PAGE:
Western NSW Local Health District will be reformatting its Healthy Lifestyles program at the Parkes Hospital, with the changes coming into affect by March 18.
The changes include a more structured, individualised program, targeting "high risk groups identified by the Western Area of Health" and requires participants to be assessed for suitability.
The announcement has left a number of Parkes' senior citizens, who have been involved in the existing program for up to 17 years, fearing they will have no where to exercise if they are deemed unsuitable for the revamped program.
The elderly residents protested the changes in Cooke Park on March 1, turning to Member for Orange Phil Donato for his support.
In response to the protests, a Western NSW Local Health District spokesperson said the Healthy Lifestyles program aims to avoid hospital treatment for people with chronic health conditions by helping them to maintain a healthier lifestyle at home.
"The program is designed for people with clinical conditions such as cardiovascular diseases, chronic obstructive pulmonary disease, type 2 diabetes and osteoarthritis, and some patients recovering from surgery," the spokesperson said.
"Entry into the program involves a clinical assessment and referral by a general practitioner, and may require additional assessments to ensure suitability.
"The program sets goals for each patient, and supports them through a six to 10 week program focused on helping the patient better manage their own health after completing the program.
"The format of the program is consistent with health policy, and is designed to help patients regain independence and reduce their need to use hospital services."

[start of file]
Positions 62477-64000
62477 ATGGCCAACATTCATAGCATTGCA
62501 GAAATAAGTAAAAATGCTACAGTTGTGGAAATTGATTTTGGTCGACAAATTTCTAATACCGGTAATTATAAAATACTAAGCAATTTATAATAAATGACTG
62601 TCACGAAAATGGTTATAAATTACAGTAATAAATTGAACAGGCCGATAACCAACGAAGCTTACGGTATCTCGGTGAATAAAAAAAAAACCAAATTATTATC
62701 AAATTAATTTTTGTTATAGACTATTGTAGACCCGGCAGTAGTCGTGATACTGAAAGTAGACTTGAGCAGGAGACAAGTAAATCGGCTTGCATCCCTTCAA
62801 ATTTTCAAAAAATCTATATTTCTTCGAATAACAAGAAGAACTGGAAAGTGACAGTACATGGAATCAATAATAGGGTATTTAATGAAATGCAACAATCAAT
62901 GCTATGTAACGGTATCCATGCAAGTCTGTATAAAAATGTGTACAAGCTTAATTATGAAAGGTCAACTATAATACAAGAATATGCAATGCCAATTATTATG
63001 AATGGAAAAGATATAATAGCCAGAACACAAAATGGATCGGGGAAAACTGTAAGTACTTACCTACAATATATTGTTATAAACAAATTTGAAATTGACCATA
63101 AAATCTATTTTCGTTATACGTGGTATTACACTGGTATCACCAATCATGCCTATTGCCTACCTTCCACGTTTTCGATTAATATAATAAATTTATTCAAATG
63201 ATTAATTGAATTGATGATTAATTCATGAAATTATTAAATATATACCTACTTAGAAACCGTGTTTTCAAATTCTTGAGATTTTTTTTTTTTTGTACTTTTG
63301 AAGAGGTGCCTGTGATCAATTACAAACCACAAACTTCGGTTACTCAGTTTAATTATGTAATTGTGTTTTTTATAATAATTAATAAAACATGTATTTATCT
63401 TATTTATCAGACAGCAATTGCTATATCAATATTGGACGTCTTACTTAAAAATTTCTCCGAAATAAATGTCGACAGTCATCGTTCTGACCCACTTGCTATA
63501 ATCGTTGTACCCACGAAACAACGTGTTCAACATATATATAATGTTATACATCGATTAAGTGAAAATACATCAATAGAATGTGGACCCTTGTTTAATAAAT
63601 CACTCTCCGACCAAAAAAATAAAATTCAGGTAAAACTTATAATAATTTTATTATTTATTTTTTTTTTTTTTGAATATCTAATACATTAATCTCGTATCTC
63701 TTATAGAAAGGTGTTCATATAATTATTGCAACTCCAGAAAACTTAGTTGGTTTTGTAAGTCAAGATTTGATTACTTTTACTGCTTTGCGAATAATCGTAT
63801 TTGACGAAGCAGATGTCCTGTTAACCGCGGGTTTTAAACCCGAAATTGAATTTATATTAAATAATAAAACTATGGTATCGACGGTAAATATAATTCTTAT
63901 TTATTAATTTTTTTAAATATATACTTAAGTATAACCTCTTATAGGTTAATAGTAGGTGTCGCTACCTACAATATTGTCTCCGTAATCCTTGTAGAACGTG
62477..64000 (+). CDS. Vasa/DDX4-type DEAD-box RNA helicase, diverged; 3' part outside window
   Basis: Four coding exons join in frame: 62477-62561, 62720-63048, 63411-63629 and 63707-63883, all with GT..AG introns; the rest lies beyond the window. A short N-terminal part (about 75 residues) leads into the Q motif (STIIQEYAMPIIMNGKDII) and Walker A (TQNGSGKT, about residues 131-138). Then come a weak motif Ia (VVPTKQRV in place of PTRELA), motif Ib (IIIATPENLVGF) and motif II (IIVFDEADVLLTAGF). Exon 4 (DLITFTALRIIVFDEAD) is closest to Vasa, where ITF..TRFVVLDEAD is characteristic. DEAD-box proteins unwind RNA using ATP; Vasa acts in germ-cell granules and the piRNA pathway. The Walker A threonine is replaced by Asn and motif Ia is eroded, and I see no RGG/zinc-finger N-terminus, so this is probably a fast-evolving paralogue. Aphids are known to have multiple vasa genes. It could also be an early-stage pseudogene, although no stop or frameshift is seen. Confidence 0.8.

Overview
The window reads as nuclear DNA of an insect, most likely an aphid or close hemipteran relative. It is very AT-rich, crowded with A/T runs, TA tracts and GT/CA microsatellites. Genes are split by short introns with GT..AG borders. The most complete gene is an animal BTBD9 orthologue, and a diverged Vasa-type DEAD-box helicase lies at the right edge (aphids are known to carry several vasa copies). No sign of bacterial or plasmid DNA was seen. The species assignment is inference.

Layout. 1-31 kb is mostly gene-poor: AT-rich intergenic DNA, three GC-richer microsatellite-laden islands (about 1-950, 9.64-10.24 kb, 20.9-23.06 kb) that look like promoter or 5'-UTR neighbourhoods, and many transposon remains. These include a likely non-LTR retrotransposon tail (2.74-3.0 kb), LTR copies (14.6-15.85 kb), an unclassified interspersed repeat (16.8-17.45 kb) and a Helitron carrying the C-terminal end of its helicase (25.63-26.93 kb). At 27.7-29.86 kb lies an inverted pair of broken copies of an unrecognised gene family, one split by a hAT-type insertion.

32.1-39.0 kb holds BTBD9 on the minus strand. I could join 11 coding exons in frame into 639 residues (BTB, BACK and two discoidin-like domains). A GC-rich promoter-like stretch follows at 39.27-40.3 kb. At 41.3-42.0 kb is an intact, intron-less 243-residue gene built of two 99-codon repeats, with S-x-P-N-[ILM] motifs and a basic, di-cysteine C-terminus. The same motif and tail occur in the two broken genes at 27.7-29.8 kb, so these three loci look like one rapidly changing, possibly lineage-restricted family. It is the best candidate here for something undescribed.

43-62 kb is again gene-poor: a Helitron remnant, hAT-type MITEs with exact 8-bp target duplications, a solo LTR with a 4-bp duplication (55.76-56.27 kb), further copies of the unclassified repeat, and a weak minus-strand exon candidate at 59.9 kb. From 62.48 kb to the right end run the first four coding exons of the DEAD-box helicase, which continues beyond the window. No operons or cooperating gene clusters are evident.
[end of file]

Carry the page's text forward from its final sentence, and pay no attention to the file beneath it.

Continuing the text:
The spokesperson said the health service has been "working to ensure that participants in the program meet its evidence-based criteria" since 2014.
"From March 18, participants whose health needs are not being met by the program will be encouraged to use the free Get Healthy Information and Coaching service, and to participate in suitable exercise and lifestyle activities," the spokesperson said.
The seniors were given a contact list directing them to alternative exercise activities in Parkes, which included rugby union, hockey and touch football, as well as bowls, swimming and yoga.
"Participants were provided with a three page list of health and activity services and programs available locally. The list included activities such as aqua aerobics, bowls and community exercise groups," the spokesperson said.
"It was not intended that every activity on the list be considered an appropriate option for all participants.
"The Health Service has also approached local gyms and activity providers to try to help identify appropriate, affordable options for participants not clinically suitable for the Health Lifestyles program."